A new framework for regulating virtual asset businesses in the Cayman Islands will add a welcome degree of certainty and help maintain the jurisdiction’s position as an attractive domicile for legitimate virtual asset businesses.
Introduced by the Cayman Islands Government on May 20, 2020, the new Virtual Assets (Service Providers) Law (“VASP Law”), which will come into force upon issue of a commencement order, derives from recommendations made by the Financial Action Task Force to provide for the regulation of virtual asset businesses and for the registration and licensing of persons who are providing “virtual asset services.”
As part of this framework, amendments have also been made to other pieces of legislation which will provide coherent regulation for businesses intending to issue virtual assets and businesses carrying on or intending to carry on virtual asset services.
According to definitions outlined in the VASP Law, it will likely capture all cryptocurrencies, security tokens, utility tokens, or other digital assets that are tradeable or transferable, with the exception of digital fiat currencies. It applies to any person, service provider or intermediary providing virtual asset services, such as virtual assets issuance, virtual asset trading platforms, and custody services.
Under the new law, those wishing to undertake virtual asset services from the Cayman Islands must register and/or receive an appropriate license from the Cayman Islands Monetary Authority (“CIMA”), and they will be subject to ongoing requirements, such as providing regular audited accounts and undertaking AML audits.
The VASP Law also introduces the concept of a sandbox license that provides CIMA with the flexibility to regulate relevant businesses that utilize innovative technologies and activities by imposing additional requirements to, or allowing certain exemptions from, the standard requirements within the VASP Law.
A sandbox license is meant to operate for a limited timeframe so that CIMA can assess how best to regulate a sandbox license applicant and whether legislative changes may be required to further promote the development of the innovative technologies or activities subject to the licence.
Meanwhile, the Government has also amended a number of existing laws to extend to virtual assets. These include amendments to the Mutual Funds Law (“MF Law”) and the Securities Investment Business Law (“SIB Law”), which are expected to come into force at the same time as the VASP Law.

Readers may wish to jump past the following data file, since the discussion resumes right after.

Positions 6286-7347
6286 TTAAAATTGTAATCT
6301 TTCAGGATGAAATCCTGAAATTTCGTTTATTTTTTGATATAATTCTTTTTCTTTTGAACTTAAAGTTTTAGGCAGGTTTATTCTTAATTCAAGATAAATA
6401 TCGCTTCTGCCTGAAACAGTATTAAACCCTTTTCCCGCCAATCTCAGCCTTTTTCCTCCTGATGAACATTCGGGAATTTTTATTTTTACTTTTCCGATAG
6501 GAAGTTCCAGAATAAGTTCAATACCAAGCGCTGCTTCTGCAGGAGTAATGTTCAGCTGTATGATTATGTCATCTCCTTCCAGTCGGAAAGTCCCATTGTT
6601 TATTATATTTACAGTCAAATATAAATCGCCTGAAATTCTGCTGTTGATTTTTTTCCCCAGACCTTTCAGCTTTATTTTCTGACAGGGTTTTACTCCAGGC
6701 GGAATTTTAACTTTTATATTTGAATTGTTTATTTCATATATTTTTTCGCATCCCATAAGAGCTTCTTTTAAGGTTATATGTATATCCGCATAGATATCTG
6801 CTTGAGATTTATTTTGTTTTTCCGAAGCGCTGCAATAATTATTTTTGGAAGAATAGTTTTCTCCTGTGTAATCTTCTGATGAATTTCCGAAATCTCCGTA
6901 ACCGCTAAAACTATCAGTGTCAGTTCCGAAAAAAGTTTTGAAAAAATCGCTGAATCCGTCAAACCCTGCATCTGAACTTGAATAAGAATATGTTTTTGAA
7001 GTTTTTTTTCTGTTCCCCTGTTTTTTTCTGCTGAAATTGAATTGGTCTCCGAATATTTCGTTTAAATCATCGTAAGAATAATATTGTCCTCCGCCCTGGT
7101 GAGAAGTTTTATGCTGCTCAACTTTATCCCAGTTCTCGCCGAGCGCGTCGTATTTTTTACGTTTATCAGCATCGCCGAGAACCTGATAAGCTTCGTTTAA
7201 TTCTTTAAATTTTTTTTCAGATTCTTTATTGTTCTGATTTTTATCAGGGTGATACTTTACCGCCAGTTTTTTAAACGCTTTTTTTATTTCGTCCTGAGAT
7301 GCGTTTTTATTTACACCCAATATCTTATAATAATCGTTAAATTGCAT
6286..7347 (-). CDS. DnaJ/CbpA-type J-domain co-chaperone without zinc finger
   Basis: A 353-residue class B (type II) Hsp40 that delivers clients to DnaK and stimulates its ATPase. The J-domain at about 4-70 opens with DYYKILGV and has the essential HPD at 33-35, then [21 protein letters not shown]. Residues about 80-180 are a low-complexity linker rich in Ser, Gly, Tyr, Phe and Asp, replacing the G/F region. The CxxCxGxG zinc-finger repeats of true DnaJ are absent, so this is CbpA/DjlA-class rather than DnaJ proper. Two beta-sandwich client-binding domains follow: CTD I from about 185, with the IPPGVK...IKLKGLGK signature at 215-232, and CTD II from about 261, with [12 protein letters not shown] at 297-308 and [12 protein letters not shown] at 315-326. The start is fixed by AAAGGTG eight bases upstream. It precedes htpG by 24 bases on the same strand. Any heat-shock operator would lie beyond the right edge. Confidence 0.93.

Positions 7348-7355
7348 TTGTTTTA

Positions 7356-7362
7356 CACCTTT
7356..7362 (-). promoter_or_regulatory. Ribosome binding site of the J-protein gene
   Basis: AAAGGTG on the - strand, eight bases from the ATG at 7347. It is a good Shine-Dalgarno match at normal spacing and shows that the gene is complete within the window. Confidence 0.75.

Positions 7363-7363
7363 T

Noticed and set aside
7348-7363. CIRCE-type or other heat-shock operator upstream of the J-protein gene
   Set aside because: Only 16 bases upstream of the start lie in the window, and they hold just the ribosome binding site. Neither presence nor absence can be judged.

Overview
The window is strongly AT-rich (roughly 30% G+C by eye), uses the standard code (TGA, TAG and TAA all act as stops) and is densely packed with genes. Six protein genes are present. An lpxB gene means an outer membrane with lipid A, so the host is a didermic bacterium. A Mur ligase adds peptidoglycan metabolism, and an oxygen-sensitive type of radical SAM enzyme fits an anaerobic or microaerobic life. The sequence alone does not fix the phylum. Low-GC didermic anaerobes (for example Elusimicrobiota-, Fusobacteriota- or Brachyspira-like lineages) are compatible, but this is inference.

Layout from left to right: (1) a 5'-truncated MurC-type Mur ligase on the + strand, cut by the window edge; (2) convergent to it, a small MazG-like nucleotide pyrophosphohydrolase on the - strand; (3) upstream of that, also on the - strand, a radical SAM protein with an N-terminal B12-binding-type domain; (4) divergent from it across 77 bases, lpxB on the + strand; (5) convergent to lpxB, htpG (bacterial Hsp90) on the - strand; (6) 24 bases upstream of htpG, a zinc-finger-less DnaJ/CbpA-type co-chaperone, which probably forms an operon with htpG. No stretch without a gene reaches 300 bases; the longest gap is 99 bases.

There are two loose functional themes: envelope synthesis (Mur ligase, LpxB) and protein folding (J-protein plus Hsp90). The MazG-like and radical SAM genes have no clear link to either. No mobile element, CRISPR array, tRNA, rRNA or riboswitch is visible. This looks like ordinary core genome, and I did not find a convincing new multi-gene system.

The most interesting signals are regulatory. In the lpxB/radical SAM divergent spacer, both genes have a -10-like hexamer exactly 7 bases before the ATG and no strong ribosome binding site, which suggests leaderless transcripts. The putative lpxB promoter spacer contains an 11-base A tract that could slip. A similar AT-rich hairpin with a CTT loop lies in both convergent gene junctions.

The definition of “equity interest” under the MF Law has been amended to include “any other representation of an interest.” This amendment is broad enough to capture digital tokens or other virtual assets. The result is that open-ended funds issuing redeemable tokens instead of shares or other equity interests are now covered by the MF Law and will need to be registered or licensed under that law.
The SIB Law has also been amended to extend to virtual assets. In particular, the definition of “securities” now includes virtual assets which can be sold, traded or exchanged immediately or at any time in the future that could potentially be covered by Schedule 1 of the SIB Law. The securities listed in Schedule 1 of the SIB Law are traditional securities including equity interests, debt instruments, options, and futures.
This will mean that registration or licensing under the SIB Law will be a requirement to deal in, arrange deals in, manage, or advise on virtual assets that are securities.
One significant exclusion applies for private issuers of virtual assets that are securities under the SIB Law. Where a private issuer issues, redeems, or repurchases its own virtual assets that represent shares, limited partnership interests, units in a unit trust, debt, or warrants of the private issuer, the activity is excluded. This means that private issuers issuing certain types of security tokens will not be required to register or be licensed under the SIB Law (although they may still need to be registered under the VASP Law).
Importantly, the Cayman Government’s intention has been to provide for appropriate regulation without stifling innovation. As such, it should help to maintain Cayman’s position as an attractive domicile for legitimate virtual asset businesses.